A team of servants from my church recently spent a week serving in Honduras with our sister church in Pena Blanca. In the mornings, we conducted Vacation Bible School for children in the Compassion International ministry. In the evenings, the pastor of my church and I traded off preaching to the congregation and conducting leadership training for the church’s ministry leaders.
I am no novice at international ministry. This trip is my seventh on 4 different continents. Over the years, I have spoken before thousands of people, but there was one element about this trip that set it apart from any other engagement – I was speaking through an interpreter. For some reason, the thought of this was really getting in my head. All day long I found myself obsessing with my delivery, about whether I would be able to relate well in Honduran culture, whether or not I would be able to get into a “flow” through interpreter. By the time the evening arrived, I was pretty nervous about the whole deal. This was out of character for me.
My gift is teaching and I have been told that I am a very good communicator. When I was in seminary, one of my preaching professors made an assessment of my preaching that both challenged and changed me. He said, “Jason I have good news and the bad news for you. The good news is that you are the most naturally gifted preacher I have ever had in class. The bad news is that you are the most naturally gifted preacher I have ever had in class. The danger for you will be to relax and begin to rely on the gift rather than the Giver.” That valuable advice has rung true in my ears and heart ever since. It forever changed the way that I prepared my messages – I write out a complete manuscript to ensure I have thought through the sermon and am not just “winging it.”
But on this night, nothing was reducing my increasing anxiety level. That was until I began to write this journal entry. After only a few sentences, God began to speak to me asking the oh-so-convicting question, “Just on whom are you depending? Have you begun to trust so heavily on your gift to communicate that you have written me out of the script?” This was a wake up call for me! It was as if I had been saying to God, “I’ve got this” to which God was replying, “Really?” He was not finished.
That evening, our team gathered at church along with a few church members. Prior to service, I knelt at the altar in prayer, confessing to God my sinful self-reliance and rededicating myself to dependence on Him. Meanwhile, a fierce tropical storm had picked up and we had become engulfed in a torrential downpour. Then we lost electricity and was plunged into deep darkness. In the midst of my prayer, I began to laugh with God at His sense of humor. It seemed as if God was saying, “If your concern is about who will see you and what you will say, I can take care of that for you.” Because they all walk to church, the storm kept the vast majority of the congregation away from service. The pounding rain on the corrugated steel roof was so loud that no one would have been able to hear a word I said anyway without the sound system which, of course, was dead with no electricity. God fixed it so that the only power in the room was supplied by Him!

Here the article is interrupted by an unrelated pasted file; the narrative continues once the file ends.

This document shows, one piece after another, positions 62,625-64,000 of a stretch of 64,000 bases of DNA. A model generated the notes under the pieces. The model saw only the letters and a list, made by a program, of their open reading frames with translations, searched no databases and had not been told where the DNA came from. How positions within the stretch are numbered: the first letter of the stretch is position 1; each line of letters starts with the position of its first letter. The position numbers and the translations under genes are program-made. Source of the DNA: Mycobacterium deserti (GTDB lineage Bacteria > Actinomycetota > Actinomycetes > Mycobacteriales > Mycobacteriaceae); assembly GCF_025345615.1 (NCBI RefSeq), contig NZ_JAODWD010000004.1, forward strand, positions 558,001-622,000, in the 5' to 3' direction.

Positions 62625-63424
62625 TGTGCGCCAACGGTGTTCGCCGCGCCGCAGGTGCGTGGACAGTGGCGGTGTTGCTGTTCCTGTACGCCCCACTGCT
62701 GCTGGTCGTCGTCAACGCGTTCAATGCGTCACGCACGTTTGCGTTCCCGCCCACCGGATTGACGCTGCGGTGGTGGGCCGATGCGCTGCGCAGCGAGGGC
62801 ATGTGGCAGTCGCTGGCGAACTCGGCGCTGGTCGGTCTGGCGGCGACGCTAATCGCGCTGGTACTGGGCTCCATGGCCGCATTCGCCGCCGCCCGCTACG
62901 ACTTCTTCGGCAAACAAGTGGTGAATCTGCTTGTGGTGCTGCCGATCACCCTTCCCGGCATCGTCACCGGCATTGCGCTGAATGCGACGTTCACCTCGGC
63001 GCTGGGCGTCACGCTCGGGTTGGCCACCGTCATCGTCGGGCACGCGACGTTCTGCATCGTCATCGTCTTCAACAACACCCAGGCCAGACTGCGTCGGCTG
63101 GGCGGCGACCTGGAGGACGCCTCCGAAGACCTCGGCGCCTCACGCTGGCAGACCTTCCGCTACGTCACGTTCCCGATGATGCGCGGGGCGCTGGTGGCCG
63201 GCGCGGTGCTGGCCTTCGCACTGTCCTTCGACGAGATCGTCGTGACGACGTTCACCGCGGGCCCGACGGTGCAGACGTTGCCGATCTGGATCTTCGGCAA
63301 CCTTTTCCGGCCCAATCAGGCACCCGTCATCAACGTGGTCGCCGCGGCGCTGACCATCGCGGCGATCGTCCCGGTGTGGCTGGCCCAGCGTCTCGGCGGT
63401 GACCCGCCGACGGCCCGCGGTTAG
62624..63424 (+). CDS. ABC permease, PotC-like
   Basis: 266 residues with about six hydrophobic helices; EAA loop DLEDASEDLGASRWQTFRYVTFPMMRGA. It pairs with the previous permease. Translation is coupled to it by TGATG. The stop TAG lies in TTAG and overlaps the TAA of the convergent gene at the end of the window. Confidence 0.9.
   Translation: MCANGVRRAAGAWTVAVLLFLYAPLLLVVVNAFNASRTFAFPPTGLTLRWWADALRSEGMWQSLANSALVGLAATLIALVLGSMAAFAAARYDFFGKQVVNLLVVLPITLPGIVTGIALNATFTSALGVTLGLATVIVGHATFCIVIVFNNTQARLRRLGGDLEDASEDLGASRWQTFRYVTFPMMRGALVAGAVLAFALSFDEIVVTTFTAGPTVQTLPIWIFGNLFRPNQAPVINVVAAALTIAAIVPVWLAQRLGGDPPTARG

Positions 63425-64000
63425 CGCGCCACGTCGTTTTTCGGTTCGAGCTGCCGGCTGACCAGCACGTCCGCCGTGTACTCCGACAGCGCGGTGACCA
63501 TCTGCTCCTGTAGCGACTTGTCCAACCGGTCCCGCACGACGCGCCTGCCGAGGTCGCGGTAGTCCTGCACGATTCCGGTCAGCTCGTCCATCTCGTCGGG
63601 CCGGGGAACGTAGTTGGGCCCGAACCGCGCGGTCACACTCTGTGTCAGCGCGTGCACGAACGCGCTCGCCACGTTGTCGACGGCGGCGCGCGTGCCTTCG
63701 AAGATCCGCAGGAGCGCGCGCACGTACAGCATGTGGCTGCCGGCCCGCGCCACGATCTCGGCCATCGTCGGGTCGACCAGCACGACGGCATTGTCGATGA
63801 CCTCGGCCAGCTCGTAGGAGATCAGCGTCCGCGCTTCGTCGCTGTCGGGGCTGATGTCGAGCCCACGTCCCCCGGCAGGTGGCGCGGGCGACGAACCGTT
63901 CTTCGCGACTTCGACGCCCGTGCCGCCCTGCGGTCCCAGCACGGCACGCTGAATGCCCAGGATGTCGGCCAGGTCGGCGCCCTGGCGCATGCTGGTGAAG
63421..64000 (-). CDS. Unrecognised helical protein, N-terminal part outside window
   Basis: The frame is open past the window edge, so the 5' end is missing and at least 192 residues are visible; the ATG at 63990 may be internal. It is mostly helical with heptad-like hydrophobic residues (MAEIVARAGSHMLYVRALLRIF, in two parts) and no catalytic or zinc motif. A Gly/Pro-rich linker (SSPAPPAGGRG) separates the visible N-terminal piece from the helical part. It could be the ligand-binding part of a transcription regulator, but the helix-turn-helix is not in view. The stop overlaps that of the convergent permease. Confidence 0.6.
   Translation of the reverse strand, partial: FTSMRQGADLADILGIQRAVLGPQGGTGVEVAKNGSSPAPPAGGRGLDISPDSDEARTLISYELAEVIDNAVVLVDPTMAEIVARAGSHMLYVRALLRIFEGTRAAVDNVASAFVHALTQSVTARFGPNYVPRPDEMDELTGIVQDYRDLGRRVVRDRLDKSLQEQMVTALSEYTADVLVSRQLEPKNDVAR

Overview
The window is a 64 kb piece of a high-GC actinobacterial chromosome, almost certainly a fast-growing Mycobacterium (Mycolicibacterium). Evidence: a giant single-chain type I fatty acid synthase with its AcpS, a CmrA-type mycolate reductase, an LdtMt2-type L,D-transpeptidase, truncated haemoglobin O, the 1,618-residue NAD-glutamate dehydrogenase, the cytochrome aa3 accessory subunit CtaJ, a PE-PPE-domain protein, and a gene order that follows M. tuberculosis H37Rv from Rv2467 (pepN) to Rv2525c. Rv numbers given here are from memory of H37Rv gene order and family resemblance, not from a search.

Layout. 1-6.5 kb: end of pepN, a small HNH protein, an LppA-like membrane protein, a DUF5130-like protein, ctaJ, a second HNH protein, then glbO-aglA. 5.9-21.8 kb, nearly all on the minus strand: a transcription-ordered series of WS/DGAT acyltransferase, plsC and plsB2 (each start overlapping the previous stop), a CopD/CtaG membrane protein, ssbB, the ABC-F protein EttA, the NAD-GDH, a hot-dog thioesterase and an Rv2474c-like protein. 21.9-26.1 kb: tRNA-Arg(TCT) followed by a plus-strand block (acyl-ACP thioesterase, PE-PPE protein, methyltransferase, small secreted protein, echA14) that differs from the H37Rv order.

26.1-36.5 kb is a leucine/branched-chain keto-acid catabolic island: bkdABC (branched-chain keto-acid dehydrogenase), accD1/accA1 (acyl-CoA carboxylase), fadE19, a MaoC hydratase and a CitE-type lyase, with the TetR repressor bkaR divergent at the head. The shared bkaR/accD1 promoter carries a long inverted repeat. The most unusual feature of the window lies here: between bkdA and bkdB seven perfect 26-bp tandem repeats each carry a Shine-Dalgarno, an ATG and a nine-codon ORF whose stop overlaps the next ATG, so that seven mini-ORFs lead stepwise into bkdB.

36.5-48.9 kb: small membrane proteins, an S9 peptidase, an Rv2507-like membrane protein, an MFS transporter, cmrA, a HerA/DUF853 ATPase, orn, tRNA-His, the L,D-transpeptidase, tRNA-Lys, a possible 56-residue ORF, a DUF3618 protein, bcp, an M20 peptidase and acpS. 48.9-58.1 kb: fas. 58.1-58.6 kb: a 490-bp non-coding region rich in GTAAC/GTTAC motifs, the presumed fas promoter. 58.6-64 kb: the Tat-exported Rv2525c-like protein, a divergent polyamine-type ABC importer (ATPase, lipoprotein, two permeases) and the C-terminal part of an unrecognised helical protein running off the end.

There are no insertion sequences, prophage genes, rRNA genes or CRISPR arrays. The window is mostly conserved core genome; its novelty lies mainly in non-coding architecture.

We ended up having service by candlelight and experience a powerful, powerful time of praise and worship. I preached with a confidence, born not of my personal ability, but fueled by a renewed dependence upon the One who has both privileged and gifted me to be His herald and communicator of His good news.
But this experience, as freeing as it was, also revealed to me what I suspect to be an unfortunately common dark side of those called to communicate God’s word. At the beginning of our ministries, the awareness that:
… the ink was still wet on our covenant with God,
… like gangly teens we were still trying to grow into our newfound spiritual bodies,
… the fear of looking foolish before an expectant congregation humbled us,
… our license to preach was still only a short distance away from our learner’s permit
drove us to our knees in prayerful dependence on God.
But is that still true of you today?
- Do you still approach the pulpit with the reverent awe of standing on holy ground?
- Do you approach your shepherding responsibilities like young Moses who arrogantly thought his position and abilities entitled and empowered him to fulfill his calling?
- Are you more likely to plan and program than you are to pause and pray?
- Have you slipped into in a comfortable sense of self-reliance?
I challenge you to examine yourself. I know I’ve had to do so.